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William Tyrrell cop says taping was necessary because of ‘suicide possibility’

Published: (Updated: ) in Australian News by .

A senior NSW detective said he made allegedly illegal recordings partly because a widower scrutinised over the disappearance of toddler William Tyrrell may take his own life, a court has heard.

A senior NSW detective said he made allegedly illegal recordings partly because a widower scrutinised over the disappearance of toddler William Tyrrell may take his own life, a court has heard.

Former detective chief inspector Gary Jubelin, who oversaw the search into the NSW boy's 2014 disappearance, is contesting allegations he illegally used a recording device to record private conversations in 2017 and 2018.

Downing Centre Local Court heard on Monday Jubelin's interview with NSW Police Professional Standards Command investigators in February 2019.

"I thought it was necessary in the circumstances," the 57-year-old Jubelin told the internal police investigators.

"When you say surreptitiously, it's like it's inappropriate. I don't think it was inappropriate.

"There was nothing I tried to hide or secrete. I think I had a reasonable lawful excuse."

Jubelin is accused of recording person of interest Paul Savage in November 2017, twice in May 2018 and again in December 2018.

William Tyrrell disappearance inquest Sydney NSW Coroner

The court has heard the Kendall-based Mr Savage, 75, was subject to listening device surveillance at times.

But Jubelin's phone, with which three of the recordings were made, was not detailed on the warrant's supporting documentation.

Defending his decision to record at the widower's home in May 2018, Jubelin said Mr Savage had previously made incorrect allegations against the officer.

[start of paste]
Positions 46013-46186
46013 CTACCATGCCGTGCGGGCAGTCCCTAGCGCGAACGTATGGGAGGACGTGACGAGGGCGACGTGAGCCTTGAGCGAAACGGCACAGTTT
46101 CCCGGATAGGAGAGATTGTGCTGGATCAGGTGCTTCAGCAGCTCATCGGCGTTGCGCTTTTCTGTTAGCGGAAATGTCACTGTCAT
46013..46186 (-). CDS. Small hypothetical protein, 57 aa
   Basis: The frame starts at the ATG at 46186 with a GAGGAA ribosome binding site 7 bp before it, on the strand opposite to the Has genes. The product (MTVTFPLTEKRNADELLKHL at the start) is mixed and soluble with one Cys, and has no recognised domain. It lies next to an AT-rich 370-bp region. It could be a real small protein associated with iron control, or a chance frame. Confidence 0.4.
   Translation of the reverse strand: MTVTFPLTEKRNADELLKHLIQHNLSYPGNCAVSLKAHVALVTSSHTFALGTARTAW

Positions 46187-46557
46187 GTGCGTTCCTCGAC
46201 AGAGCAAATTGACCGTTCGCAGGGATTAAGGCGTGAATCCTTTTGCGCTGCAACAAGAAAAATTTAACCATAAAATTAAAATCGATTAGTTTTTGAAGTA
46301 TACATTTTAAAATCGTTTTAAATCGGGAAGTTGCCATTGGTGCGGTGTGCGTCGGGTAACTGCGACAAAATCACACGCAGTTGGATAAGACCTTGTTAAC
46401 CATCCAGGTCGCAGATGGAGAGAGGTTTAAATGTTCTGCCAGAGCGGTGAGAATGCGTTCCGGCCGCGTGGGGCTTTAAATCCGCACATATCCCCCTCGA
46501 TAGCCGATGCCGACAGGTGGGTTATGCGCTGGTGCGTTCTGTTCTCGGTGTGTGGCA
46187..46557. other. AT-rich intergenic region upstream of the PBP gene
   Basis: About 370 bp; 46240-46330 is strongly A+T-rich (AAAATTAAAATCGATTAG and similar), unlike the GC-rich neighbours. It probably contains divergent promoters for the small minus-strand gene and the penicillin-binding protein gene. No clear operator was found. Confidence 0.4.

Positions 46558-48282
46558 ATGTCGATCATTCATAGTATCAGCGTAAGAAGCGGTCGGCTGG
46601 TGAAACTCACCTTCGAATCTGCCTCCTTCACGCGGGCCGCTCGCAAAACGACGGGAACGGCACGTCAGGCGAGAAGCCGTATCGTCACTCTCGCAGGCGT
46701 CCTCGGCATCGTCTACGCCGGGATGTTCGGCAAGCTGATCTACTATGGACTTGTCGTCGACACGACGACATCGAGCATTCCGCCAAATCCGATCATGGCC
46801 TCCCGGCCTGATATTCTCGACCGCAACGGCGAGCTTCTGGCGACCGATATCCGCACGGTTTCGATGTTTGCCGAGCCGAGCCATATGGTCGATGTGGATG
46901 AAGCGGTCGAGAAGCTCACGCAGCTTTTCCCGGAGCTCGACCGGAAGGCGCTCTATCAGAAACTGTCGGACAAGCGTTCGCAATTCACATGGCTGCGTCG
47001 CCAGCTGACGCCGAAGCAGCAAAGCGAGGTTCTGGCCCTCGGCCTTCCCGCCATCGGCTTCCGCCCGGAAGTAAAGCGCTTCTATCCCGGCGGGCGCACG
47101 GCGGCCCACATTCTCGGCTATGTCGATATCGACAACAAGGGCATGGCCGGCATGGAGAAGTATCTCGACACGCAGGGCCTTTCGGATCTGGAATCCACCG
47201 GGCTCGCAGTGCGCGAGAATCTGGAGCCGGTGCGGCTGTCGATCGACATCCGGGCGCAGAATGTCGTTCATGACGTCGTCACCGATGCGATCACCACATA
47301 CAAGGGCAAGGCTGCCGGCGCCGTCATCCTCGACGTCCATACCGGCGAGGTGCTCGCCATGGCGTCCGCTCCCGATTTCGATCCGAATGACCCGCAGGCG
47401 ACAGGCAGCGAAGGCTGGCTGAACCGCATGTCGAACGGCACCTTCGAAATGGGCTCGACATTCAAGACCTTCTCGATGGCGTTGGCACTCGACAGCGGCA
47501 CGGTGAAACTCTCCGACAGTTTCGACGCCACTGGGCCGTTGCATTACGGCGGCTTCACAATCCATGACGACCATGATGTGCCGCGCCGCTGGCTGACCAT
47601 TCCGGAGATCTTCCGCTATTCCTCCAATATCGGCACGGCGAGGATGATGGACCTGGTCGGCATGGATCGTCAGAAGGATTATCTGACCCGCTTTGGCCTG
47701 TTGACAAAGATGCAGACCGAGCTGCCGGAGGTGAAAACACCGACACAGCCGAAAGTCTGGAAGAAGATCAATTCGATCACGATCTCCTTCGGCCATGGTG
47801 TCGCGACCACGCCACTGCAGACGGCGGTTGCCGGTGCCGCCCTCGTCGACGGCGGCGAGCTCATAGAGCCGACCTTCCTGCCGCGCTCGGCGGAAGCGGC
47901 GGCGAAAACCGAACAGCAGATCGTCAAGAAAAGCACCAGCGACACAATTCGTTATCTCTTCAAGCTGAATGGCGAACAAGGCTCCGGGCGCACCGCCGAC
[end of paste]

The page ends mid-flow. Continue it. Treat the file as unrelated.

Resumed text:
"I recorded the conversation as I went in, again, for my lawful protection," he said.

"It wasn't beyond the realm of possibility that he'd commit suicide because of the pressure that was being applied to him."

Asked if he was thought his phone had been included on warrant documents related to Mr Savage, Jubelin said: "No, I imagine it wasn't."

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"I haven't even put my mind to it. The purpose of the recording was to protect myself," he said.

No one has been charged over the disappearance of William.

Mr Savage told William's inquest in 2019 he'd done his best to tell police his recollections, including participating in interviews and walk-throughs when detectives arrived unannounced at his home.

Jubelin, who quit the force shortly after charges were laid, used much of the two-hour interview to put his decisions "in context".

The 34-year police veteran addressed disharmony in the Tyrrell strike force he'd led since 2015, detailed at length his suspicions about Mr Savage and alleged the complaints against him were "vexatious".

Jubelin also revealed he and his deputy, Detective Sergeant Craig Lambert, almost came to blows in 2018 in a NSW Police headquarters meeting room over his continued scrutiny of Mr Savage.

He said he asked other investigators to step outside when Det Sgt Lambert, the designated officer in charge, said "you're just picking on him" in a briefing.

"It's a particularly difficult investigation," Jubelin said.

The hearing continues.

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Source: 9News https://www.9news.com.au/national/william-tyrrell-police-taping-gary-jubelin-court/114c5464-2c8d-4023-83cf-ea8baf9f3098

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